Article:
Changing Dynamics Of Regulation – Why We’re Short (Yes, More)

Changing Dynamics Of Regulation  – Why We’re Short (Yes, More)

Changing Dynamics Of Regulation – The Sunset by Sui Generis

Very few industries actually suffer the same fate as the proverbial buggy whip, that is to say extinction. We wanted to lead with that proclamation because the term “disruption” is bandied about so often that one couldn’t be blamed for thinking that various businesses were becoming antiquated at an alarming rate. But the truth is that most do not die, they simply evolve and survive in a form that may only loosely resemble what they used to be. So while industries rarely become extinct the way the buggy whip did, products often do. An easy example would be photography where the digitization of taking pictures sent the likes of Eastman Kodak and Polaroid into bankruptcy. Given that our knowledge of today’s youth is limited to the fact that more often than not they seem to be taking pictures of themselves, we may suggest that the industry is alive and well and more photos are taken now than ever before. Time and technology change industries, often for the better, and unfortunately leave behind certain products and the companies that create them. By now you’re likely asking “where are they going with this?” as we’ve now established that we aren’t going to be writing a requiem for an entire industry but rather a specific product that is being disrupted.

There are few sectors that the team managing Sui Generis Investment Partners will claim to know intimately. We stick to what we know and believe that this is the best way to drive returns for the investors in the Fund, so far so good there. With that in mind both industrials and manufacturing are well represented in our portfolio. We know energy very well; we understand mining at a very respectable level though we aren’t fans of the fact that both industries seem to consume capital at alarming rates. But the sector in which we find investment opportunities on the most consistent basis is perhaps the most obvious as it’s the only industry we’ve ever worked in, that of course is finance. Now before you assume that we’re going to write some bullish defense of our industry over the subsequent pages (because, why would anyone slag their own industry?) we’ll have to cut you off right there and finally get to the point. The investment management business is undergoing seismic changes in Canada, and the product that we believe has already begun spiralling towards obsolescence is the mutual fund.

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Changing Dynamics Of Regulation

We hold very firmly the belief that private investors will continue their mass migration towards lower cost exchange traded funds; henceforth referred to as ETF’s for the uninitiated, and you’re now duly warned that we will be throwing around a few acronyms in this note. As well, we believe that this migration process is about to accelerate in Canada, in essence playing catch-up with what has already happened in the United States. The reason as one might expect is money, more specifically too much of it being paid to fund companies and their managers for doing little more than mimicking a particular index. Why invest in a mutual fund whose management expense ratio (the total cost to manage the fund, also known as “MER”) is 2.2% vs. an ETF at 0.40% when both products ostensibly do the same thing? Why then do mutual fund investments in Canada still dwarf ETF’s by 12x? Once again, the reason is money. Investment advisors across the country are routinely paid “trailer” fees by fund companies to distribute their product. A trailer fee is an annual cash payment to the advisor for investing their clients in particular fund and this fee typically runs about 1% annually on equity funds. While to those outside the industry they may look suspiciously like bribes, there is nothing sinister about trailer fees in and of themselves, they’re simply a way for fund companies to win the favor of advisors across the country…by paying them cash. But a paradigm shift is coming to the Canadian brokerage industry via new regulation known as CRM2.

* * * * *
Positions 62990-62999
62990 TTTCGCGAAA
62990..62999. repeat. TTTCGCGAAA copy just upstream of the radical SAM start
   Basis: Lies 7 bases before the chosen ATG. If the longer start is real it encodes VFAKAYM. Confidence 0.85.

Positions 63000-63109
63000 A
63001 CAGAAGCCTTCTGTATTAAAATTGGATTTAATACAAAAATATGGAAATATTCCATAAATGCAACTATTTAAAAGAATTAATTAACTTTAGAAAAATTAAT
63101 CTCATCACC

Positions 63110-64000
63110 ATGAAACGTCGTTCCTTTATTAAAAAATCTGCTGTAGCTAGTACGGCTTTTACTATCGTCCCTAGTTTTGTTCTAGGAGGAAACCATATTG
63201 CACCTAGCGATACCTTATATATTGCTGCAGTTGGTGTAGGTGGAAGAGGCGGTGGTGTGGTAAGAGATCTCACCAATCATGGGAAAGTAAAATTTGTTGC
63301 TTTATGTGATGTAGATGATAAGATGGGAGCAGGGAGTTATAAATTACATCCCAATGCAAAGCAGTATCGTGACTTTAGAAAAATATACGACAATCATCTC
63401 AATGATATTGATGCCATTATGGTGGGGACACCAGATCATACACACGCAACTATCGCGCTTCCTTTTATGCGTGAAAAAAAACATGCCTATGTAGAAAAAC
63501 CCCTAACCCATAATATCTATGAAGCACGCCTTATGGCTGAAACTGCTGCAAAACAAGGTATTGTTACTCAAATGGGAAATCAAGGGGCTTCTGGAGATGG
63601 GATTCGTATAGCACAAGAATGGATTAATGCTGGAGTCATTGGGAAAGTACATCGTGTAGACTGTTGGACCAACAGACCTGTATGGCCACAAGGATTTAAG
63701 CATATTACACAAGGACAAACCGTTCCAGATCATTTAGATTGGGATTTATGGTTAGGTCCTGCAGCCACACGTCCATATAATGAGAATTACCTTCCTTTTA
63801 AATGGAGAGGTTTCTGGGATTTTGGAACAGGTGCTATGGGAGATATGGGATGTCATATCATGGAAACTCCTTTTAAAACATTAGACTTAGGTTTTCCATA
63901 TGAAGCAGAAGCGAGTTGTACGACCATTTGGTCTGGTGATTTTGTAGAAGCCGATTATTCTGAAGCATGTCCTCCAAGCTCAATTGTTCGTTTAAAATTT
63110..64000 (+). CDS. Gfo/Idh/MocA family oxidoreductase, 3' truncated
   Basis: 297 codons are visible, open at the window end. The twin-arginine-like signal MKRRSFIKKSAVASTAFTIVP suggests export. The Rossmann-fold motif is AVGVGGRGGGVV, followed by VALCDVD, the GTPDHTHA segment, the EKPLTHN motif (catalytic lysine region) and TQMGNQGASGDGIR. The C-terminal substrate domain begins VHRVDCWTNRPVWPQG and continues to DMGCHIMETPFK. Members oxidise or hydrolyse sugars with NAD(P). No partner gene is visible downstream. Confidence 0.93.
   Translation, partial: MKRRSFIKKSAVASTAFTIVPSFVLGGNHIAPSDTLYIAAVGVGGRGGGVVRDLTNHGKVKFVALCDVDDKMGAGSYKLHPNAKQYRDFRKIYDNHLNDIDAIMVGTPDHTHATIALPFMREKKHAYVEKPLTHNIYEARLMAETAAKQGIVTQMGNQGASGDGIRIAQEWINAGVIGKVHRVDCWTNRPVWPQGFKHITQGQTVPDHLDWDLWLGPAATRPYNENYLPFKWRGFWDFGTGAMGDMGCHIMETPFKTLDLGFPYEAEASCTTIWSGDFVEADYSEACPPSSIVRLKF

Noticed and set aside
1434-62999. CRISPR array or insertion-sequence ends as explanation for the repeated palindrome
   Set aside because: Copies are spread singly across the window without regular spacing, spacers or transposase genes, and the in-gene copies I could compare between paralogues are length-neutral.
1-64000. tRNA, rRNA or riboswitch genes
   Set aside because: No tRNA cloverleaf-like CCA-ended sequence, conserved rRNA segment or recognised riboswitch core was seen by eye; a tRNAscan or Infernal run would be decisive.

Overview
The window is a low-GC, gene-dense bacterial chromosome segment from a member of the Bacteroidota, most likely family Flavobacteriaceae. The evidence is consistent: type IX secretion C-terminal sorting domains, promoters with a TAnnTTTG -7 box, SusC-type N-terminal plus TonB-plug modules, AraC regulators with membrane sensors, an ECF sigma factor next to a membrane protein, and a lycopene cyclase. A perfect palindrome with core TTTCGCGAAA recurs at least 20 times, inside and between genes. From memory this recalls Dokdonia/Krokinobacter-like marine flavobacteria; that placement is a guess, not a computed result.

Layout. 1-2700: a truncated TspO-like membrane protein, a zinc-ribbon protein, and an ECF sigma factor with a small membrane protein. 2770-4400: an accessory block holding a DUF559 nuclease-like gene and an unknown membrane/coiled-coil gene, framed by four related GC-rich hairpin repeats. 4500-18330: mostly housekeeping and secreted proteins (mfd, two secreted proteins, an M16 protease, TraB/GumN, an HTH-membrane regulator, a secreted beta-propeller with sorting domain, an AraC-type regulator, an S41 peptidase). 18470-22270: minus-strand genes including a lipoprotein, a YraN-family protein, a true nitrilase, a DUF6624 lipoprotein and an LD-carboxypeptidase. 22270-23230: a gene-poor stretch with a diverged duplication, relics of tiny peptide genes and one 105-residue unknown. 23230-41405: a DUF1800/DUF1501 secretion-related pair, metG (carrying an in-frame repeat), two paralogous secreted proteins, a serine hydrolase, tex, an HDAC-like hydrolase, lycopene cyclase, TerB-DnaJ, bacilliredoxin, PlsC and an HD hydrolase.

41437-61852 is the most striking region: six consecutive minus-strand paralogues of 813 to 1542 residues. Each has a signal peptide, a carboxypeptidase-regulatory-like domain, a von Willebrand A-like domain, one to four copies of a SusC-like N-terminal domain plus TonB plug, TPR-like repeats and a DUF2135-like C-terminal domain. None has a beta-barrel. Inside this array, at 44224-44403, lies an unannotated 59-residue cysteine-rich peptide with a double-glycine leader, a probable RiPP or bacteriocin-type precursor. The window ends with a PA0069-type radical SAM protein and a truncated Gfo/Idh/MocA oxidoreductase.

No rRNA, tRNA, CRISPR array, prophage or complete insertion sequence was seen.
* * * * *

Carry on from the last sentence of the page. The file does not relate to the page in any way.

CRM2 introduces new requirements for client statements, charges and compensation disclosure, and performance reporting.  These amendments came into force on July 15th, 2013 and are phased-in over a three year period, with the final phase effective July 15th, 2016. CRM2 focuses on the trailer fee being paid to the broker and does not disclose in the fee calculation in the MER of the underlying mutual fund.  This has angered many brokers we have interviewed as they feel they are the ones being targeted by the new requirements, not the mutual funds as they were previously lead to believe. The core principal behind the new regulation is to provide the investor with a clear view of what they paid their broker and what they received in return. Both of these numbers are to be represented in real dollar amounts rather than percentages for the first time ever.